Dashing through the holidays, in too many directions


I had coffee with a friend who had to figure out how divide her holiday too many ways and still honor her own traditions.

In another life, I was married to someone from a broken home like mine. Divorce on one side of the family already creates too many stops for the holidays, but both sides? Holiday Hell.

There is always someone who will take personally the fact that you didn’t choose their gathering as your first stop. There is always someone who will publically recall your most embarrassing moments, want to point out your inadequacies, and grill you on your missteps and bad choices. There is always someone who doesn’t understand why you aren’t thrilled to partake in another meal or special event they waited until you arrived to begin. There is always someone who doesn’t understand that you really have to go to work the next day, and still have a two hour drive to get home. And there will always be hurt that goes unrecognized, mainly yours.

I used to dread holidays. Then I got divorced. That eliminated a couple stops on my route. It also cleaned out my bank account curbing Christmas altogether. But I remember one Christmas night sitting by the cable TV Yule Log with a glass of wine, can of nuts, and the dog at my feet as I waited for a movie to start. It was Heaven.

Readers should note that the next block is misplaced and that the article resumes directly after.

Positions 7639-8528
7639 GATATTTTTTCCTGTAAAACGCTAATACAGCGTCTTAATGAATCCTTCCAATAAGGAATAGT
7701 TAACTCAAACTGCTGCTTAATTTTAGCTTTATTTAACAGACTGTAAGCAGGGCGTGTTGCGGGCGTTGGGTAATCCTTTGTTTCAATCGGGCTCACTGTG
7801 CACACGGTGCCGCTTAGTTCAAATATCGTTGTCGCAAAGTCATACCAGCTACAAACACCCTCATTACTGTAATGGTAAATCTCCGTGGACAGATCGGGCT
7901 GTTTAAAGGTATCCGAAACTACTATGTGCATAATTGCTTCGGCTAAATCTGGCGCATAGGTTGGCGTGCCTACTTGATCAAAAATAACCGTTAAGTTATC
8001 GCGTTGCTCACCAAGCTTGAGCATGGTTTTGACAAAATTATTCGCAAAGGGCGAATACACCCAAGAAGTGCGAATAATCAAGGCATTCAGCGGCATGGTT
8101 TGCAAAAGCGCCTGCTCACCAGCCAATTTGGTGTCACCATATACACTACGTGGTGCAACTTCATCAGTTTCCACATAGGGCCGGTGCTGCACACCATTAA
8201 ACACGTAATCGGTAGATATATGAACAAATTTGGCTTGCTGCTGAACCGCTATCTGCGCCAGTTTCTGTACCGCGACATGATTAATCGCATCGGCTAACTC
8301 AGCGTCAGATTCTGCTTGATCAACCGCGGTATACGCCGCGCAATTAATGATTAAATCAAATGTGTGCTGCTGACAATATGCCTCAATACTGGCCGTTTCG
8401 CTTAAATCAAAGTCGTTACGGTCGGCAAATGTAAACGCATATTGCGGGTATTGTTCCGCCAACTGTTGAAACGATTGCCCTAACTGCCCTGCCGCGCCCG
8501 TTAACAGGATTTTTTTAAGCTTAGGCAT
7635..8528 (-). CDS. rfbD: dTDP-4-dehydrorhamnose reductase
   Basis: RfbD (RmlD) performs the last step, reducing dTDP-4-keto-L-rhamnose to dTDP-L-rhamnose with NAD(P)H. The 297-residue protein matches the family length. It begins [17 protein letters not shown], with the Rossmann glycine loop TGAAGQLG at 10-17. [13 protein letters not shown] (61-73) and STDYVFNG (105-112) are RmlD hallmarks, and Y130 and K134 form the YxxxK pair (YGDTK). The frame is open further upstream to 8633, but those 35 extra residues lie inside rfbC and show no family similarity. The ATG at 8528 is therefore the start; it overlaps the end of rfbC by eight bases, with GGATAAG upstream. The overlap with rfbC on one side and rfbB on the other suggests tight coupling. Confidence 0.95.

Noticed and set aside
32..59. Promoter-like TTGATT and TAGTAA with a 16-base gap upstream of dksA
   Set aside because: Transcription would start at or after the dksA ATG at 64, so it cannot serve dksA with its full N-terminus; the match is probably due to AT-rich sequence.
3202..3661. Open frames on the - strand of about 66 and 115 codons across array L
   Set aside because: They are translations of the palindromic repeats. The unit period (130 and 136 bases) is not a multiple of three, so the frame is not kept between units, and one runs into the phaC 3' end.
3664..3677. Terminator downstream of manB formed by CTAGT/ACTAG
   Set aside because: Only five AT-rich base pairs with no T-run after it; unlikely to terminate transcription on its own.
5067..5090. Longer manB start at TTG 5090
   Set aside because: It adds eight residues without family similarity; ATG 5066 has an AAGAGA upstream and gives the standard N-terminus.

No racing to the next stop where I had to pretend that I was delighted to be there. No picking at food I really didn’t need, or overeating to the point of serious sickness. No holding my tongue or doing massive quantities of dishes to avoid confrontations. No deflecting sarcasm with humor. No one angry with me for not putting them first. Everyone might have been angry for me not showing up, but hey, I didn’t have to give myself away.

Ever notice how many funerals there are around the holidays? I have seen five this week just in my little corner of the world. Life is short. We are lucky if we live to see eighty. Does that mean we have to give ourselves away to everyone to make it matter? I don’t think so. You never know when you’ll have your last holiday. How do you want to spend it? Miserable? Exhausted?

Do you want to make someone happy on the holidays? Begin with yourself.

Be selfish, you say? But the holidays are about giving to others! Ripples in the pond, I say. You can only spread joy if you are joyful. People can feel when it is genuine. Otherwise, your joy-less presence will not be a gift to anyone. If you’re going to show up all bent out of shape from the last gathering or the argument in the car, it might be best to keep your unhappy act home.

Honor your own traditions first. If you really don’t want to go somewhere, don’t. There, I said it. I just gave you permission. DON’T GO if you can’t bring any good to the occasion. Yes, you’ll probably be talked about, but only in speculation.  Hurt feelings, anger, disappointment are things we all live with daily, but better that they come with your absence than something you said in frustration and can’t take back. Because some people hold grudges and have very long memories that will bleed into every holiday to come.

Isn’t the whole tagline of the season Peace on Earth, Goodwill Toward Men? If you can’t bring peace to your own home, how can you be a bringer of goodwill to anyone else’s?

Give only what you have the resources to give –  time, money, energy, caring, self. And when you’ve run out, stop. Because you can’t give something you don’t have left to give.

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